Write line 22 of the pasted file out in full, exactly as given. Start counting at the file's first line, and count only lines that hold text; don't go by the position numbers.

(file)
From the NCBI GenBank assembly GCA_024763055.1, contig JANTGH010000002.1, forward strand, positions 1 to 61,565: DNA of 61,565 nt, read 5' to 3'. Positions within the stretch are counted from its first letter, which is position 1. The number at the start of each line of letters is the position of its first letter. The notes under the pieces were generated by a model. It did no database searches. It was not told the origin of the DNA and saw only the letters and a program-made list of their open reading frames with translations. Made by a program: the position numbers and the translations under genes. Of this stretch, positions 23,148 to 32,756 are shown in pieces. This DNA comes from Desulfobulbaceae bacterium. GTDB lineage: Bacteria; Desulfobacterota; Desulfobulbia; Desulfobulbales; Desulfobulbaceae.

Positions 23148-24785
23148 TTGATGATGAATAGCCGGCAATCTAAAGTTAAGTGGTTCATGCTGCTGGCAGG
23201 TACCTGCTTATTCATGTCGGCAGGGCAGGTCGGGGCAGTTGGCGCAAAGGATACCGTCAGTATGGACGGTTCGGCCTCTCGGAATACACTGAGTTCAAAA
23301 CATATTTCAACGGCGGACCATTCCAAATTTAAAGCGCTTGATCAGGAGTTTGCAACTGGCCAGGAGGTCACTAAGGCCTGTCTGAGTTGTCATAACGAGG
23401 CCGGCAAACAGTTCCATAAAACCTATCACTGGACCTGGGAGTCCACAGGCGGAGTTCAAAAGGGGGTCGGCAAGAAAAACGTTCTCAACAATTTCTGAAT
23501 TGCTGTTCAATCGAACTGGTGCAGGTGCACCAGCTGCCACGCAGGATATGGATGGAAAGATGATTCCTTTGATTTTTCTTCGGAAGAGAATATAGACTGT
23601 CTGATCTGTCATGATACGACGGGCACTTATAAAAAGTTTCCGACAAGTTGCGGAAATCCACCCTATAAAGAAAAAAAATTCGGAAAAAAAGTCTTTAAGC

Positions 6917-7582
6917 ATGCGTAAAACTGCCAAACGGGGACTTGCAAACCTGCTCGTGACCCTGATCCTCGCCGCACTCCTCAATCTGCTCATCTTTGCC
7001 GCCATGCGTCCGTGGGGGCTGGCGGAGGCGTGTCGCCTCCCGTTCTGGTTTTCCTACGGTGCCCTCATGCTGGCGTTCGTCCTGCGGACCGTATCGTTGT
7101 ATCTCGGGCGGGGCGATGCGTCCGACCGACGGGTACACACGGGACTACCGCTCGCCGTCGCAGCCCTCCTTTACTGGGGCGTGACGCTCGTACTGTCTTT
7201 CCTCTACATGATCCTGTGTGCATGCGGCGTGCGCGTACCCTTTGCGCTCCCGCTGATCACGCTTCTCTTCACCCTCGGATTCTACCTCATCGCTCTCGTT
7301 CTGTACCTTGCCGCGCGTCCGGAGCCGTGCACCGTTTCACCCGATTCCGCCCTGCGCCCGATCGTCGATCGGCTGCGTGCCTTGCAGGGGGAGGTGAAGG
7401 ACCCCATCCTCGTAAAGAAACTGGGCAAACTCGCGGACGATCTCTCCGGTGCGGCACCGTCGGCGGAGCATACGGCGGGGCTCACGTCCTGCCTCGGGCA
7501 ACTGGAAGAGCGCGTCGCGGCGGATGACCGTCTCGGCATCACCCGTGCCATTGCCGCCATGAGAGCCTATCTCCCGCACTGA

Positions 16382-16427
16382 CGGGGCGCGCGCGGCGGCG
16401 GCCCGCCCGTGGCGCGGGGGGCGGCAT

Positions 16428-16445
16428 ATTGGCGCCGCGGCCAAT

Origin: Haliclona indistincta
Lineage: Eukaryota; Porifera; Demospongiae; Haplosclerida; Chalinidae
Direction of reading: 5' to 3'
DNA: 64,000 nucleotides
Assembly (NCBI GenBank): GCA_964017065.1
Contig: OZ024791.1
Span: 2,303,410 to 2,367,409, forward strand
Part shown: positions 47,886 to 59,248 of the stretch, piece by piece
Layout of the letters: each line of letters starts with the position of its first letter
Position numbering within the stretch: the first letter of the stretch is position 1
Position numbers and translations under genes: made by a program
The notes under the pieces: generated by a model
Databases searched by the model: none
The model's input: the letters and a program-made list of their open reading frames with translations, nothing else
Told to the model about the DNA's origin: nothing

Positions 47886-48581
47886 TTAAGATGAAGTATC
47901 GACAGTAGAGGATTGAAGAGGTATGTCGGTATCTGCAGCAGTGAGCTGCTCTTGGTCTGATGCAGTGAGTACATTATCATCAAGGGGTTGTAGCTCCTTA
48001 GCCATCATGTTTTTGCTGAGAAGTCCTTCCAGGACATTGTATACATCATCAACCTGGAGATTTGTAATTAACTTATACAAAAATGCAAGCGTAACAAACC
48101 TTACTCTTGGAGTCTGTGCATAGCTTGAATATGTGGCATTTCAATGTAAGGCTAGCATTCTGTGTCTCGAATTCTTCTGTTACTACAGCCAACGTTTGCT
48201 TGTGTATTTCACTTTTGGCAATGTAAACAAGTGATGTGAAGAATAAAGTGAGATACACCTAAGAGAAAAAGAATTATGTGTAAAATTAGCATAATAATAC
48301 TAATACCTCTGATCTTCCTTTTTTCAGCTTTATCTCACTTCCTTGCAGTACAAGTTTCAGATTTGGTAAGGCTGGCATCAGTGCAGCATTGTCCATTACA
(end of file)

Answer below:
Origin: Haliclona indistincta